264. Sandlapper Spike Posted: March 28, 2004 at 04:38 PM (#573127)
The Mets just picked up Ricky Gutierrez from the Tribe for cash and a PTBNL (see homepage).
   265. Sam M. Posted: March 28, 2004 at 05:57 PM (#573128)
The Mets just picked up Ricky Gutierrez from the Tribe for cash and a PTBNL (see homepage).

Ugh. There are so many useful players available -- why in the name of God would you pick up a $4 million, completely useless player???
   266. I Love LA (OFF) Posted: March 28, 2004 at 06:34 PM (#573132)
The Indians are paying most of Gutierrez's salary, the Mets will possibly just pay what they saved by trading Timo (about a million).

It'll all depend who the PTBNL is, but right now this doesn't seem like a bad deal.
   267. I Love LA (OFF) Posted: March 28, 2004 at 06:45 PM (#573133)
Duquette on Gutierrez:

"He's also the type of offensive player we need if Jose or Kaz [Matsui] needs a day off. He's a high on-base percentage (career .340) kind of guy. We were looking primarily for an offensive guy who could catch the ball, as well."

Gutierrez is slated to make $3.9 million this year, but the Indians will pick up approximately 75 percent of that, including the $750,000 buyout for next year. Gutierrez is slated to make $5 million in 2005.
   268. Sam M. Posted: March 28, 2004 at 06:55 PM (#573134)
Well, if the Indians are paying 75% of the tab, then I guess you could say this might have the positive effect of reducing the # of ABs Joe McEwing gets. It's a pretty meaningless deal, all in all.
   269. I Love LA (OFF) Posted: March 29, 2004 at 10:34 PM (#573146)
By the way, the Mets don't have any OF'rs in the minors either.

Raul Gonzalez and Eric Valent aren't that much different than Timo, and both make less than him.
   270. Joshemy Posted: March 30, 2004 at 01:41 AM (#573147)
Raul Gonzalez and Eric Valent aren't that much different than Timo, and both make less than him.

Timo can play a respectable center, which was his biggest asset on this team. Without him, its either Cedeno or McEwing out there on Cameron's day off and if Cameron gets injured... wow... that will be bad... You might see Jeff Duncan, but he needs minor league at bats badly...
   271. Sam M. Posted: March 30, 2004 at 03:16 AM (#573149)
Come on now, K-50. Do you really think equating Matsui to Glavine and Stanton is fair? They are pitchers, in their late 30s when the Mets signed them, and (especially in Glavine's case) showing clear signs of decline. Matsui is a 28 year old shortstop, who surely needs to make some adjustments to the major leagues but who is not on the downside of his career. Let's give him a few actual ABs that count, shall we, before we declare him a washout?

As for no one hitting besides McEwing, both Piazza and Cameron have been hitting the ball well.

Not that I disagree with your evaluation -- 75-80 wins, unless things break very, very (and unexpectedly) well. But that was an awfully bleak take on the spring to this point.

Jeremy: If Duncan gets called up, it'll be to start in Cameron's absence. So he won't just be sitting on the bench; whether in Norfolk or at Shea, he'll be playing every day.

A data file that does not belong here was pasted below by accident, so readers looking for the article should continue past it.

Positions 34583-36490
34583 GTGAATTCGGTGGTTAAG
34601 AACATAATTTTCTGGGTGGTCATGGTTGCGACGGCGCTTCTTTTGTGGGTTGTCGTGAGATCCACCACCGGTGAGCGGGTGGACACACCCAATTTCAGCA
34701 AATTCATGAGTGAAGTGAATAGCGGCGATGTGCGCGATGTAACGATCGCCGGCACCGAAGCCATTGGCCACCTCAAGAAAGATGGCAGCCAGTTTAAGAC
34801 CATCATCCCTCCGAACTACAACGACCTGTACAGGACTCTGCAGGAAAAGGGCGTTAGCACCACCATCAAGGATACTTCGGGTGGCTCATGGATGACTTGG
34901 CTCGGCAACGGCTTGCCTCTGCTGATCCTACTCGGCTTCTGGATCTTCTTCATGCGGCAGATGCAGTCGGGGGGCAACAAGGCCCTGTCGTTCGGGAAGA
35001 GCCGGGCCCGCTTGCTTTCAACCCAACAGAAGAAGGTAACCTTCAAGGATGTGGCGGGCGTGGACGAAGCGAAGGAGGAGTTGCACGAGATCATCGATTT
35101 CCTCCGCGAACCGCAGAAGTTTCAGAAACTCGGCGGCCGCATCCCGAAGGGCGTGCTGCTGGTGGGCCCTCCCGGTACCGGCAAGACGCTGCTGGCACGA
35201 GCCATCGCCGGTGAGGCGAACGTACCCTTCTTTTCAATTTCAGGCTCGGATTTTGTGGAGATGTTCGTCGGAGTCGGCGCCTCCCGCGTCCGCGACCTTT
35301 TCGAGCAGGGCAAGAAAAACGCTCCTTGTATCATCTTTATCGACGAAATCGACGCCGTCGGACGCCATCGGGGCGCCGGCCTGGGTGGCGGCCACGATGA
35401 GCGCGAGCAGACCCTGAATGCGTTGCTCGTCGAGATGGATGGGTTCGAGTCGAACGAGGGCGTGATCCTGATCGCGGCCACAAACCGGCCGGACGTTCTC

272. Sam M. Posted: March 30, 2004 at 04:21 AM (#573151)
In the long term, they've limited the development of promising future players - putting off the horizon for turing it around.

I just don't see this. Other than some potential relief prospects who are being crowded out by Franco, Stanton, and Weathers, I don't think you can name a single truly young player who has been held back since mid-2003 by the Mets acquiring or keeping a veteran. Don't give me Scutaro; he's 28 years old. Diaz, Duncan and Garcia? None are truly ready for a major league job, and belong in the minors getting ABs and experience.

Starters? Seo got his chance and made the most of it last year. Heilman, too, got a shot last year, and will get another chance before 2004 is out. Roberts is probably going to get the 5th starter role, and if he doesn't, Yates might. Either way, the path for both of them is wide open, and the organization is clearly anxious for them to succeed.

They worked in Wigginton and Reyes and Phillips last year. The other position players of value aren't really ready yet, but are making their moves.

The point is, folks, the youth movement has begun, and will gradually continue, turning over the roster gradually and, I expect, virtually completely by 2006. The last truly objectionable, misguided signing was Glavine; we will look back on that deal as the death spasm of the Phillips Era, and by 2006 we will look back at this point and wonder why we didn't realize the process was unfolding before our very eyes.
   273. I Love LA (OFF) Posted: March 30, 2004 at 05:46 PM (#573153)
I hope I'm wrong about Matsui, but I'll bet his "upside" will be at the 2003 Roberto Alomar level, nothing more.

You cannot be serious. Matsui has had what? 50 ABs of spring training games and suddenly he is Roberto Alomar (who btw hit over 300 in his spring training as a Met)? While I'm a little bit worried about Kaz right now, i hope you didn't expect him to become a superstar as soon as he got here. After all, Hideki (an even better hitter than Kaz) struggled mightly in his first two months before finally adjusting to the different pitches:

Hideki Matsui 2003

April 255/322/368